Gov. Dannel P. Malloy easily won over a crowd of housing advocates during a candidate forum Wednesday with an interest in the subject and a record of investments in the state’s affordable housing infrastructure.
Malloy and Republican Tom Foley separately addressed an audience at the Lyceum in Hartford during a forum sponsored by the Partnership for Strong Communities.
Malloy appeared in his element for the talk on homelessness and housing. He leaned comfortably against a stage in the Lyceum and gave a short talk before taking questions from the audience.
The state has completed 2,700 new housing units since 2011, it has another 3,100 units under construction, and has promised to fund another 7,100 units, he told the group..
“To put it perspective, with respect to state dollars, we have appropriated more money in three-and-a-half years than had been appropriated in the prior 24 years,” he said. It was one of several times the group of advocates applauded the governor’s remarks.
Many of the audience members who later asked questions of Malloy, first thanked him for his administration’s focus on housing and homelessness.
“I want to thank you for this incredible investment in affordable housing and ending homelessness. I think it’s really remarkable. I’ve done this work for 35 years and I’ve not seen anything like it,” Betsy Crum, executive director of the Connecticut Housing Coalition, said.
The group was cooler to Foley, who said he supported the group but largely avoided talking about specific housing policies in favor of criticizing Malloy’s approach to the economy.
“If we get the economy going, and you get people’s incomes up and you get real estate values moving again, a lot of the problems take care of themselves,” he said.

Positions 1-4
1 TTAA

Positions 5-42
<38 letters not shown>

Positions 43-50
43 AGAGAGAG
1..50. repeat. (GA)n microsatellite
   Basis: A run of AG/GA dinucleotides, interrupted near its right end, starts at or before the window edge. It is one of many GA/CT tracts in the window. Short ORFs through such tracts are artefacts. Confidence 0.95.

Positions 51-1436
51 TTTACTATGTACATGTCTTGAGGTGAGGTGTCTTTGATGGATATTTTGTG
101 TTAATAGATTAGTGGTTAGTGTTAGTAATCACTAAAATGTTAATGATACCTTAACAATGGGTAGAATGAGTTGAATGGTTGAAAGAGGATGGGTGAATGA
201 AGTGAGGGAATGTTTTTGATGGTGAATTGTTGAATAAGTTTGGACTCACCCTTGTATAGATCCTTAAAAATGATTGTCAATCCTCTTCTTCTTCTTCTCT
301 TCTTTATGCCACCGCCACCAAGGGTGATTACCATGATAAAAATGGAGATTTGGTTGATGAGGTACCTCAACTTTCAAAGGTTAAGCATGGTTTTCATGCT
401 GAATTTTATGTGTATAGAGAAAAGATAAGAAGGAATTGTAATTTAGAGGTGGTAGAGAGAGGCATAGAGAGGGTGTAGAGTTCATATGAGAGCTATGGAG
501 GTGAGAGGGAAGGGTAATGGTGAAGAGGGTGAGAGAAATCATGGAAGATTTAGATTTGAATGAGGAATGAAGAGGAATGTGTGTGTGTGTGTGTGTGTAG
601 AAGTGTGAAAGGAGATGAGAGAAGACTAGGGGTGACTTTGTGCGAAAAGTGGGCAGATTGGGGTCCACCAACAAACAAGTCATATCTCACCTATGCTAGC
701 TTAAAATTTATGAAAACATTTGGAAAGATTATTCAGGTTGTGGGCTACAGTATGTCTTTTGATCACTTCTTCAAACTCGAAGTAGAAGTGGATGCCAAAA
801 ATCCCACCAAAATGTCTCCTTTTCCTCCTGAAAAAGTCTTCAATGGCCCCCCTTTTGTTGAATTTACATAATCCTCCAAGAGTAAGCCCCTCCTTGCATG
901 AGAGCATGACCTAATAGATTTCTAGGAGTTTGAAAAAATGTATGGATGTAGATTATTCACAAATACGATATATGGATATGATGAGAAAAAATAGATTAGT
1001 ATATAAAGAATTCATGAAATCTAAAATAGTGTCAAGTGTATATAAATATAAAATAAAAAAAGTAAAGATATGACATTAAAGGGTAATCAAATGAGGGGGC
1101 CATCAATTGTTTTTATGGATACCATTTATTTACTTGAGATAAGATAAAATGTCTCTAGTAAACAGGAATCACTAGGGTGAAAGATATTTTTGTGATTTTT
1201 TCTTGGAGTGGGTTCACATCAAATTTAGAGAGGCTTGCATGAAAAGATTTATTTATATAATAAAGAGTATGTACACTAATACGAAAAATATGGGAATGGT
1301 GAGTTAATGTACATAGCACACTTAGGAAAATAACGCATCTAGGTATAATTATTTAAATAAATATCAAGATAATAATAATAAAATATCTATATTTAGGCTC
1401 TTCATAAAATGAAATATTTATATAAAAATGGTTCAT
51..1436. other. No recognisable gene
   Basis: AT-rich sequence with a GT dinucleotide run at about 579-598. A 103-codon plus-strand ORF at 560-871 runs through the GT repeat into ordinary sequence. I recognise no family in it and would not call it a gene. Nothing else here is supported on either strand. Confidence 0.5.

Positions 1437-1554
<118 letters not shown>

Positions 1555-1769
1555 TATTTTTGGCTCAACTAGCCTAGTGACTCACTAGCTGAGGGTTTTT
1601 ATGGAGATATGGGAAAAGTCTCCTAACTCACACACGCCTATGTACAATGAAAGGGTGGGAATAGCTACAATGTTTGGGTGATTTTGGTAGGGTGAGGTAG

At times during the question and answer portion of the event, Foley acknowledged that the subject was outside his “area of expertise” but expressed a desire to work with the group on the issue.
“I’m a problem solver and this is a problem. It’s something we have to do something about. So, I’m all ears,” he said.
On a question about investments in supportive housing for people with mental illnesses, Foley confessed to being unfamiliar with the concept. Susan Kelley of the National Alliance on Mental Illness explained that she was referring to housing programs with treatment options built into them. Foley said he supported more community-based care options for people with mental health issues.
But Kelley did not forget his initial question. Later, as she posed a similar question to Malloy, she said “I want to say, I appreciate that I don’t have to explain to you what supportive housing is.” The rest of the crowd chuckled at Foley’s expense.
After the forum, Foley told reporters he is an ally to housing advocates even if he was not familiar with everything they brought up during the event.
“This is not something that I’m an expert on. Some of the questions they asked me, I don’t know the answer to. I certainly agree with their objectives and when you agree on objectives, the easy part is putting forth a plan and a road map to getting there,” he said.
However, some in the audience were not impressed with Foley’s planning. Noemi Soto, a New Britain resident who attended the event, said she was surprised he did not seem more prepared.
“If I’m in his position and I’m coming here to speak to this group and I have people who work under me, I think I’d do some research,” she said.
Malloy told reporters he has delved into the issue of housing and homelessness as governor and during his tenure as mayor of Stamford.
“If you want to run… one of the three most urban states in the nation, maybe you should understand housing policy just a little bit,” he said.